Media Scrutiny of Wardrobe-gate 'Eats Up' Another Day of Coverage

When the Obama campaign issues a statement about a controversial issue, the media accept it as fact.  No such courtesy for the McCain camp.   

Case in point: the media fascination with the $150,000 spent by the Republican National Committee to upgrade the wardrobe of Republican vice-presidential candidate Sarah Palin and her family, compared to allegations of a close relationship between Barack Obama and domestic terrorist William Ayers. broke the story of the RNC expenses on Tuesday night.  Despite a statement from the McCain campaign saying, “with all of the important issues facing the country right now, it's remarkable that we're spending time talking about pantsuits and blouses,” evening and morning network news shows leaped on the story.

Thursday morning, on ABC's Good Morning America, George Stephanopoulos reported, “The problem for her is not only these questions from Governor Schwarzenegger, but all those questions yesterday, about the Republican National Committee spending about $150,000 to outfit her and her family since the convention, eat up another day of coverage, in a way that's just not helpful.”

Stephanopoulos didn't mention that “Wardrobe-gate” could “eat up another day of coverage”only if the media let it, which they did.  

CBS' October 22 Early Show coverage of the story, included this statement from correspondent Meg Oliver: "This is what she's [Palin] wearing these days on the campaign trail, expensive designer clothes, apparently paid for by the Republican National Committee. Spending records filed with the Federal Election Commission showed the RNC paid for campaign accessories from upscale department stores such as Saks Fifth Avenue, where nearly $50,000 was spent, Neiman Marcus, $75,000, and $4700 for hair and makeup.”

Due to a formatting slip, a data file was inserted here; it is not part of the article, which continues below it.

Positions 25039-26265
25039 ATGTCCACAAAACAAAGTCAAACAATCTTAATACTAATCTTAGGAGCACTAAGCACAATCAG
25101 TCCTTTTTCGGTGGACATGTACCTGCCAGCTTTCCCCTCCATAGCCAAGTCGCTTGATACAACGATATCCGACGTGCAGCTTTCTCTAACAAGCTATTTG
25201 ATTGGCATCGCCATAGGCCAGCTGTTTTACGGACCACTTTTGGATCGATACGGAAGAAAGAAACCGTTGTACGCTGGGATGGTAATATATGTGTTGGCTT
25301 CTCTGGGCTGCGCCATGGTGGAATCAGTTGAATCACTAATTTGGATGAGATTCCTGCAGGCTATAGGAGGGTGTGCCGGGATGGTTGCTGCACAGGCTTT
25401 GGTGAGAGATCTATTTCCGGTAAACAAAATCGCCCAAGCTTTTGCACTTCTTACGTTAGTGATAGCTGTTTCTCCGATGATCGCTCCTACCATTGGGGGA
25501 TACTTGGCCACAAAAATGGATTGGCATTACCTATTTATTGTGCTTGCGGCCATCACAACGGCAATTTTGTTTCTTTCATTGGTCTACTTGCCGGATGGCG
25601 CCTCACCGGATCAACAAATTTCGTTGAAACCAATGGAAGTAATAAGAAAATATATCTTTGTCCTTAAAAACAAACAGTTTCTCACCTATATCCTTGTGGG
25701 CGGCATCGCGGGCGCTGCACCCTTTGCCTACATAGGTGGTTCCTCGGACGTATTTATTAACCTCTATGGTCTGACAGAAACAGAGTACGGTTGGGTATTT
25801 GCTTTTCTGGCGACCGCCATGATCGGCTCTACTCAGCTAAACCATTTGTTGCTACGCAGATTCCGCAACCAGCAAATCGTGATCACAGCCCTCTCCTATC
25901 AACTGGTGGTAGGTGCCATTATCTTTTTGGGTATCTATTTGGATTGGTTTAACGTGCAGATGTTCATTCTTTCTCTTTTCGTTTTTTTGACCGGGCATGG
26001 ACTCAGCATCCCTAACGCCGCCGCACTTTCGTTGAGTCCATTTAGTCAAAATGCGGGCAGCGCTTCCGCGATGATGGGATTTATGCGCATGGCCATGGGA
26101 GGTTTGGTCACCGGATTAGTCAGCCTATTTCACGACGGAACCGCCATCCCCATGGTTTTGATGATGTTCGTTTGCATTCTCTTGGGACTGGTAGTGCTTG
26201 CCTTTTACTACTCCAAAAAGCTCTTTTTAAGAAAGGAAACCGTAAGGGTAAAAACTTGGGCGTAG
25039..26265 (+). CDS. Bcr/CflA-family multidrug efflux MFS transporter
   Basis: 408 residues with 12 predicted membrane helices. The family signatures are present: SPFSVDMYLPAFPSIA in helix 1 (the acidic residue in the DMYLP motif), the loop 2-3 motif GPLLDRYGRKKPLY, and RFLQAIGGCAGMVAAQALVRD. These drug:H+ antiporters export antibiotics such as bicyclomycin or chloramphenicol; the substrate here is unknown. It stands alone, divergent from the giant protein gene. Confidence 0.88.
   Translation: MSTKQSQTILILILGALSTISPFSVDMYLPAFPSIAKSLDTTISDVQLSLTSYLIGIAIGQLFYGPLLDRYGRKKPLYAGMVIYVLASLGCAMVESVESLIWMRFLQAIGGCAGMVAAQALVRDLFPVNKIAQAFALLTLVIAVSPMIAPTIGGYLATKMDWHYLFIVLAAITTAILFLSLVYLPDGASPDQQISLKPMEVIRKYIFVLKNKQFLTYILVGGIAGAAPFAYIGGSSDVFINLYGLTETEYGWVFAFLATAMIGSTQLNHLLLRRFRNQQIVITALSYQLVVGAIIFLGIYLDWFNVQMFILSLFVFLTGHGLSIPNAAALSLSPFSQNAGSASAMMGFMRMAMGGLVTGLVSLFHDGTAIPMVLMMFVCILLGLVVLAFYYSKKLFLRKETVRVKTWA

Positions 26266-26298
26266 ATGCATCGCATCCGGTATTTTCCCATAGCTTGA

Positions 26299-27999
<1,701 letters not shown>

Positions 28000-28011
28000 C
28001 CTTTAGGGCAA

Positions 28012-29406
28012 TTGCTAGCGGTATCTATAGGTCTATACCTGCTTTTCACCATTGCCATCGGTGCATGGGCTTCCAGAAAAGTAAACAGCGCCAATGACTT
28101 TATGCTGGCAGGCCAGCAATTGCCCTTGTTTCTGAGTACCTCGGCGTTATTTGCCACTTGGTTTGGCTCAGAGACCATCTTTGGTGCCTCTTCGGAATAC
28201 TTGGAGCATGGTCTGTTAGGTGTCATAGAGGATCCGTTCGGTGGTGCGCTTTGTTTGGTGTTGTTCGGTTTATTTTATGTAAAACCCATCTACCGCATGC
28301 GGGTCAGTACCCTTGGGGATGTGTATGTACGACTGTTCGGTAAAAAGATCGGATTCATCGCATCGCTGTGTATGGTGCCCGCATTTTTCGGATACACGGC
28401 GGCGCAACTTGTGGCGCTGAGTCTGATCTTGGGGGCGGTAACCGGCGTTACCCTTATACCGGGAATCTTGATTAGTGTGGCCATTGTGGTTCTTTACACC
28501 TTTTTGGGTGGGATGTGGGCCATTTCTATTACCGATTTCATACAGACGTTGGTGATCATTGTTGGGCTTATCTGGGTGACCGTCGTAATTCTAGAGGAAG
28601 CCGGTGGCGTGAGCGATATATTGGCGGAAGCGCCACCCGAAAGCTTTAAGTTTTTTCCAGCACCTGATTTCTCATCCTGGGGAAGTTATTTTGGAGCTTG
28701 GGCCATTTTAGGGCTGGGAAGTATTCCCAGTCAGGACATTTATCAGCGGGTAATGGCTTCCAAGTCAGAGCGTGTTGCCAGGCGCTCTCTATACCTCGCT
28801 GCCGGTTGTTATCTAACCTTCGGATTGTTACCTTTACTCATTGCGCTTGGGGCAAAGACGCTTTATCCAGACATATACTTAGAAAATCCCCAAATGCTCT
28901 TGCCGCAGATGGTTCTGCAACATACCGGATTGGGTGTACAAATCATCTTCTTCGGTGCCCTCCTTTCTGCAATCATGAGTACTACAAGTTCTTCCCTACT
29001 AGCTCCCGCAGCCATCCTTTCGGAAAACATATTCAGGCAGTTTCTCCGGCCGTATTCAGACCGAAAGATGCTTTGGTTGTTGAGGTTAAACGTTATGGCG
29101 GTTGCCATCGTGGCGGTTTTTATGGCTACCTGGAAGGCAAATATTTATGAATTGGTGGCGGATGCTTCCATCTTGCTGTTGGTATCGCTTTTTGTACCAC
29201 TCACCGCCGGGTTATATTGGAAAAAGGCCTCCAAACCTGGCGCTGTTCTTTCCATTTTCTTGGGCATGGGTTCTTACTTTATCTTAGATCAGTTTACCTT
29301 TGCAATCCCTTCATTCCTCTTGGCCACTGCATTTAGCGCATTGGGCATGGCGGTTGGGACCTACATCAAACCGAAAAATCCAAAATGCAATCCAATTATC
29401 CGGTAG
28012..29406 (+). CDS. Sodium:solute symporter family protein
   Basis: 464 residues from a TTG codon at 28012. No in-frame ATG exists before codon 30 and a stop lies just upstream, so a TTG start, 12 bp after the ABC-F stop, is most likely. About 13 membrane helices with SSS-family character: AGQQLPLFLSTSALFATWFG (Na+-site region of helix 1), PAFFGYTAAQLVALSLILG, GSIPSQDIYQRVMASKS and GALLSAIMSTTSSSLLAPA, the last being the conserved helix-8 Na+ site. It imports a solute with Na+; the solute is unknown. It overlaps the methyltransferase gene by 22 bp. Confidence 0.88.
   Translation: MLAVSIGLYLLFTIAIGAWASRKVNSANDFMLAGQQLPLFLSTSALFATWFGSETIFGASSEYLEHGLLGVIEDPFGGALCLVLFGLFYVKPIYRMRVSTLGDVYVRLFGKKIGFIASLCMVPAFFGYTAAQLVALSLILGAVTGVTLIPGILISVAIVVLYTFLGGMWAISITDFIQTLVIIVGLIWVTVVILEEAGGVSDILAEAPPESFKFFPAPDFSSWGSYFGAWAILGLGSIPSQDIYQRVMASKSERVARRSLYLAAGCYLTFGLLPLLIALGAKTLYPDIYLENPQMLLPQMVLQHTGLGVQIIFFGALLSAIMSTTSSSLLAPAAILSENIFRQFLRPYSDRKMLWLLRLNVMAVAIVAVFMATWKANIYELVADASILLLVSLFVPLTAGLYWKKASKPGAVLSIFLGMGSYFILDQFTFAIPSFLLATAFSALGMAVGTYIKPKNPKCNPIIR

As an aside, Kyle Drennen at Newsbusters noted that CBS, in a story about where Barack Obama buys his suits, declined to apply the “upscale” label to Nordstrom and Bloomingdales.

Wednesday night's CBS Evening News also devoted a segment to the RNC clothing expenditure.  Correspondent Nancy Cordes acknowledged that it was “perfectly legal,” but still questioned the validity of “Palin's carefully cultivated Joe Six Pack image.”

Washington Post fashion editor Robin Givhan wrote yesterday:

Unlike a man, a woman can't easily get away with a wardrobe of a half-dozen virtually indistinguishable suits, a gross of red or blue ties and a suitcase full of white dress shirts.  A woman's wardrobe will cost more, and putting it together will be more time-consuming. But it should also be one that reflects the person, her demographic and her message. And it's always nice if she actually buys it herself.

But a look at Givhan's initial critique of Palin's clothes from September 28 reveals that Palin's clothes, regardless of how much they actually cost, do convey her message.  Givhan wrote, “Palin's clothes are common.  Everyone knows someone who dresses like her, which is partly why so many folks seem to think that they know her.” 


In a web chat on September 29, Givhan also noted that Palin's clothes, “reflect the fact that she is not influenced by the sort of sleek, urban sensibility that informs the style of someone like Nancy Pelosi.”  In other words, her clothes reflect the fact that she's not part of the Washington establishment.

To be fair, ABC, CBS, NBC and Givhan did all note that the clothing will be donated to charity after the campaign ends.

It is fair for the media to question the RNC's reasoning for allowing such an expenditure, especially during these economic times, but it's a frivolous issue when compared to the nature of Obama's relationship with William Ayers, a man who founded a group responsible for bombing the U.S. Capitol and the Pentagon and killing cops.  On that issue, the media have simply accepted, swallowed and regurgitated the talking points set forth by the Obama campaign, as CMI Senior Editor Brian Fitzpatrick detailed in “Media Drink Obama's '8 Years Old' Kool-Aid.”

At least the RNC gaffe didn't result in the deaths of police officers.